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A strong link between oral sex behaviours and throat cancer

Photo: Sexual behaviour linked to throat cancer
New research has found a strong association between oral sex behaviours and HPV-positive head and neck cancers in Australian patients.

A strong link between multiple oral sex partners and a higher risk of HPV-related head and neck cancers and has been established for the first time in Australian patients.

Researchers at QIMR Berghofer Medical Research Institute have been comparing the prevalence of human papillomavirus infections (HPV) among patients with oropharyngeal and oral cavity cancers, which have been on the rise in Australia.

A study of 136 patients recruited from the Princess Alexandra Hospital in Brisbane found 72 per cent of those with cancer of the oropharynx tested positive for HPV, compared to five per cent of those with oral cavity cancer.
A strong correlation was also found between HPV-positive tumours, sexual behaviour and marital status, according to the initial findings presented by investigator Dr Annika Antonsson at the Clinical Oncology Society of Australia's Annual Scientific Meeting in Sydney.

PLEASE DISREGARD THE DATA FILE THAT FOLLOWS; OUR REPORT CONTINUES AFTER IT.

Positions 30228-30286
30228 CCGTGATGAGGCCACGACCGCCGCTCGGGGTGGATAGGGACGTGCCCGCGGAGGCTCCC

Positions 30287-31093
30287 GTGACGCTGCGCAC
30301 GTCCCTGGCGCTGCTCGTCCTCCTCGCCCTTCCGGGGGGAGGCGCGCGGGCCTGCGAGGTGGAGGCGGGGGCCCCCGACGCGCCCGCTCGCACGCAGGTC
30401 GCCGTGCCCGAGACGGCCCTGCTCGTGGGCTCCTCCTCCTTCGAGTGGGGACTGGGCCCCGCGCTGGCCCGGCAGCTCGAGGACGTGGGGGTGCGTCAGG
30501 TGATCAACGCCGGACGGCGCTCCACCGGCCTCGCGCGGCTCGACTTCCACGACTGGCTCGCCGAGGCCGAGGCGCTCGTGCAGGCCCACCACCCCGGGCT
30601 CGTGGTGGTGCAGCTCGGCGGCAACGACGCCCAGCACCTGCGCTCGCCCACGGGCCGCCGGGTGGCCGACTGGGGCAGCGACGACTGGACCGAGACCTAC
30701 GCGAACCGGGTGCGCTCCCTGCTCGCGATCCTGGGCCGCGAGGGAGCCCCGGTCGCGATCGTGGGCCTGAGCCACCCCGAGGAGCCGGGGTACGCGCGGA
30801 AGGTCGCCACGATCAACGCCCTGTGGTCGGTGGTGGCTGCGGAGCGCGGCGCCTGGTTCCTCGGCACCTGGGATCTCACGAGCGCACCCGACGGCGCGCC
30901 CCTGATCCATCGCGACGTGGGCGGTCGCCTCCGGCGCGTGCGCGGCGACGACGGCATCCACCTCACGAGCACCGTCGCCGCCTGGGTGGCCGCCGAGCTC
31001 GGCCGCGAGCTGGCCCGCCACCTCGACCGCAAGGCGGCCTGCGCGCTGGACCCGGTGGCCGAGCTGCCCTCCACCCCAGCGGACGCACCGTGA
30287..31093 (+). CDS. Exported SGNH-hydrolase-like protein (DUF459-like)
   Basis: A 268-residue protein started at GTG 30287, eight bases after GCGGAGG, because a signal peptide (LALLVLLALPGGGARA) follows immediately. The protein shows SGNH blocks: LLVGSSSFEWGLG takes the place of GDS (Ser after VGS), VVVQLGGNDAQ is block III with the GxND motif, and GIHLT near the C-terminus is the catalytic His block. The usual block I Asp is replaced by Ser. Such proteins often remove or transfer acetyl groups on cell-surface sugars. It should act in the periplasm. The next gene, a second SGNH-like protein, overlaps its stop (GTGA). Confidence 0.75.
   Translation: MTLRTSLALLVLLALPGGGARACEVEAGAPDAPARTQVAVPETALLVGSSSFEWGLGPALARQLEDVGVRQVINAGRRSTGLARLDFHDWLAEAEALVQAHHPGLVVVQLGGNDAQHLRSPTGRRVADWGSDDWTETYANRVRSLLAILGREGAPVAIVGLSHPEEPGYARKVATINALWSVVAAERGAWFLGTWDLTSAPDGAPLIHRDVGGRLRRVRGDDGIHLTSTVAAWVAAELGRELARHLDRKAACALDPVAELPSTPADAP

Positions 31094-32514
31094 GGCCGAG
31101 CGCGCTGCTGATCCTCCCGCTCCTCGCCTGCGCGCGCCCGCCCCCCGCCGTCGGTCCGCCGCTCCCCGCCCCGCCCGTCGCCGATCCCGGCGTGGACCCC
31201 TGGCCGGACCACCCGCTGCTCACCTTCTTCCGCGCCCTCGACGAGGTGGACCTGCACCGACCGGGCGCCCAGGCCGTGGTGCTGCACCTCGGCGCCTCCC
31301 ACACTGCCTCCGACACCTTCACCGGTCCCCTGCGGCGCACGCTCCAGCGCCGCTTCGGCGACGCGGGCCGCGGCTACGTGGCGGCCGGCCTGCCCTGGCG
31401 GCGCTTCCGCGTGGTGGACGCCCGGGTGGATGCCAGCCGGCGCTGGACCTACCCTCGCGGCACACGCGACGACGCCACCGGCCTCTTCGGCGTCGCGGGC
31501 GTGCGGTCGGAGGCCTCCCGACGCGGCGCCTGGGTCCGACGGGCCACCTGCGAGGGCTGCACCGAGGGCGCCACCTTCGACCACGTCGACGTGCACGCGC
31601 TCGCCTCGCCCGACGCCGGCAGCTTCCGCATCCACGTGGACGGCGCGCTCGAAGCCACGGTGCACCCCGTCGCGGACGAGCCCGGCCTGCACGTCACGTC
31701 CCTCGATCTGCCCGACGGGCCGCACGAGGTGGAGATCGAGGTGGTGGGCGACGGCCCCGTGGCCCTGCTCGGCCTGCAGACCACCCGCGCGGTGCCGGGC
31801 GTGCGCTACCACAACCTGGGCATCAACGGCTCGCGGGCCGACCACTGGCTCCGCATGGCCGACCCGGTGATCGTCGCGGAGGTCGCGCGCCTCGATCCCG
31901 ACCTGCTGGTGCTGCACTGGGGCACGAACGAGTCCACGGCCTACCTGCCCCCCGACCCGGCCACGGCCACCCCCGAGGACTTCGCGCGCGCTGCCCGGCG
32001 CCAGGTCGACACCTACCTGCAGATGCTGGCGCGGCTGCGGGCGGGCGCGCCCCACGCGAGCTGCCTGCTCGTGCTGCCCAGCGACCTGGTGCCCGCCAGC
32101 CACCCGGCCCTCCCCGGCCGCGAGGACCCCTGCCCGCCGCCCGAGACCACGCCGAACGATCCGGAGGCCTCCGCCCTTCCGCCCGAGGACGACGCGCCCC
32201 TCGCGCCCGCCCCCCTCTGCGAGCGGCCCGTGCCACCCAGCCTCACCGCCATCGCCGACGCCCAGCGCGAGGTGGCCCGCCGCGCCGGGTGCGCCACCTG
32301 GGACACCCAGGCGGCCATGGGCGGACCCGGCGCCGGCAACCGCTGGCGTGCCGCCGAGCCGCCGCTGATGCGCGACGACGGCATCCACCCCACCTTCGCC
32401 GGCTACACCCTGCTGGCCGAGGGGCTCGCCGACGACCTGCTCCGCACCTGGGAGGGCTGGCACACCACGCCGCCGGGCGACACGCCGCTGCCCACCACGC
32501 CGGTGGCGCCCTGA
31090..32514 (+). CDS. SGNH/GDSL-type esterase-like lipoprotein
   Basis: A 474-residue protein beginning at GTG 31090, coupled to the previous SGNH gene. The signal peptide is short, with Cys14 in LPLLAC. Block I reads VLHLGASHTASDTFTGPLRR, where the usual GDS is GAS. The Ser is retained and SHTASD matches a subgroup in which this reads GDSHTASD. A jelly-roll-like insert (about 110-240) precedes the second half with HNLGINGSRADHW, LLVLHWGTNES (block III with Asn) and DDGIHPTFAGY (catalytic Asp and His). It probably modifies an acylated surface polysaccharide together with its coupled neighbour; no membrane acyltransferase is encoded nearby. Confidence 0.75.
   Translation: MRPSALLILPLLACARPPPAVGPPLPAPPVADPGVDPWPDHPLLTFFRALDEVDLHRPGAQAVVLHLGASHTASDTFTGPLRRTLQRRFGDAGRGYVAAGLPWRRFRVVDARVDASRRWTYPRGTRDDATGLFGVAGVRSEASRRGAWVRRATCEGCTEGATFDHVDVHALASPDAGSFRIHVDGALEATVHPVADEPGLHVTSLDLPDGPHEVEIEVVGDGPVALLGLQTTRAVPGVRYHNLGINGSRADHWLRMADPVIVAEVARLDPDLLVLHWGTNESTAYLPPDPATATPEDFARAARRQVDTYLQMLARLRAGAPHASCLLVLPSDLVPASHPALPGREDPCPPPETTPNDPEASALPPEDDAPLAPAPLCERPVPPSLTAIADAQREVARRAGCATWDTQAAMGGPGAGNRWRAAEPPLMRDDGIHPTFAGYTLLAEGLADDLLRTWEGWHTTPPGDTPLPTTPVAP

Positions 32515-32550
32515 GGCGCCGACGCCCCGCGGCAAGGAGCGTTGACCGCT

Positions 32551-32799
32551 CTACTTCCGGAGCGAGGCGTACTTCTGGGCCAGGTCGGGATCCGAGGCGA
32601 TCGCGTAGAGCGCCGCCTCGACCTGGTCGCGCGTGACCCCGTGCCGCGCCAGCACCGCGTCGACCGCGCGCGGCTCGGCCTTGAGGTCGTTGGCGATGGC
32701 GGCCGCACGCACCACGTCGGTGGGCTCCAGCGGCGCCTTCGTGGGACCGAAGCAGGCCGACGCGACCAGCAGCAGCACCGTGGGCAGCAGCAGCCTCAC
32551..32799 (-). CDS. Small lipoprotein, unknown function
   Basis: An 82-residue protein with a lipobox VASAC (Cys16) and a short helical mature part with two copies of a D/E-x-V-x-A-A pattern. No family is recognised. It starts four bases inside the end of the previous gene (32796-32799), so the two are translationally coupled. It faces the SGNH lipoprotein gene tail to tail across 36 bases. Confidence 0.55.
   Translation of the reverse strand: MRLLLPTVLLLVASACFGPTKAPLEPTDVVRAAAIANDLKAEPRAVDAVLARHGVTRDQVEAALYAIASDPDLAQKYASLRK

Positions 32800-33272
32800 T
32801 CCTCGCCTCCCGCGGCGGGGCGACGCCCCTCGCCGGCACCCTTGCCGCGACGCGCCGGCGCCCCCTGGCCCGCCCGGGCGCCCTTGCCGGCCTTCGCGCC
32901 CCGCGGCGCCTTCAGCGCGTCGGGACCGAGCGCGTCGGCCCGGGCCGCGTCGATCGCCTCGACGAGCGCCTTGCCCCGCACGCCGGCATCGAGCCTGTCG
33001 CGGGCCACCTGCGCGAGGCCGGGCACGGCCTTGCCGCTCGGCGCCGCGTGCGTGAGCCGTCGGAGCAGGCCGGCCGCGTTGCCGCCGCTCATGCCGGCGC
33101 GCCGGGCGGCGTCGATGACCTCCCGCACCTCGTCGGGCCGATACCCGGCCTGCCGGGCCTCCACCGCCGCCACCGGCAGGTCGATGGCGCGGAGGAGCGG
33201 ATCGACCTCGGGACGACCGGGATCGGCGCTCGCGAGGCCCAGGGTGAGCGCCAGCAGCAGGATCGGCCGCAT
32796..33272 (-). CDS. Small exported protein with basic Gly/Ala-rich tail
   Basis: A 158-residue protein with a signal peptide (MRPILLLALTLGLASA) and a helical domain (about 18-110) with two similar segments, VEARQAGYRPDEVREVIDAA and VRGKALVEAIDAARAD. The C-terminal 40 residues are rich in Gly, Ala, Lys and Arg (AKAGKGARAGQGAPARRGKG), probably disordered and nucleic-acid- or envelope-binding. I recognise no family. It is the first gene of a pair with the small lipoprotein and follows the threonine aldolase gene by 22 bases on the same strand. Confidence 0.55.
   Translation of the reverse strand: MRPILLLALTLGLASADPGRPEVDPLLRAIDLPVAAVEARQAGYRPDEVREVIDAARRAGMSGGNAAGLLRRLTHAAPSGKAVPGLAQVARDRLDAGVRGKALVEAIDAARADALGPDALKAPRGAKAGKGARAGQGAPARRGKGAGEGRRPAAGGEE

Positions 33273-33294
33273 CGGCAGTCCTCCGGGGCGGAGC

"We found a big difference in HPV prevalence between the different cancer patients and also a link here in Australia to oral sex, being male and ever being married, currently or previously," said Dr Antonsson.

Cancer of the head and neck remain the sixth most commonly occurring cancers world-wide. A significant proportion of these tumours are directly attributed to HPV.

There has also been a big change in the demographic of people developing oroparyngeal cancer and this is thought to be linked to the increasing rates of the sexually transmitted infection, explains Dr Antonsson.

"Previously those cancers have been caused by smoking now we see younger patients that are non-smokers and non-alcoholic drinkers."

The virologist says they have now established lifestyle and sexual behaviour risk factors that could be to blame for this change.

"Being male was one risk factor, 92 per cent of the HPV positive patients were males compared to 74 per cent of the HPV-negative (patients)," she said.

The research also showed 73 per cent of HPV positive partners had 16 or more passionate kissing partners, compared to 34 per cent of the HPV-negative patients.

Nearly all (90 per cent) of the HPV-positive patients had given oral sex in their lifetime.

In light of these findings, further research is needed to ensure the HPV vaccine used in Australia will reduce the transmission and carriage of oropharyngeal HPV infections.

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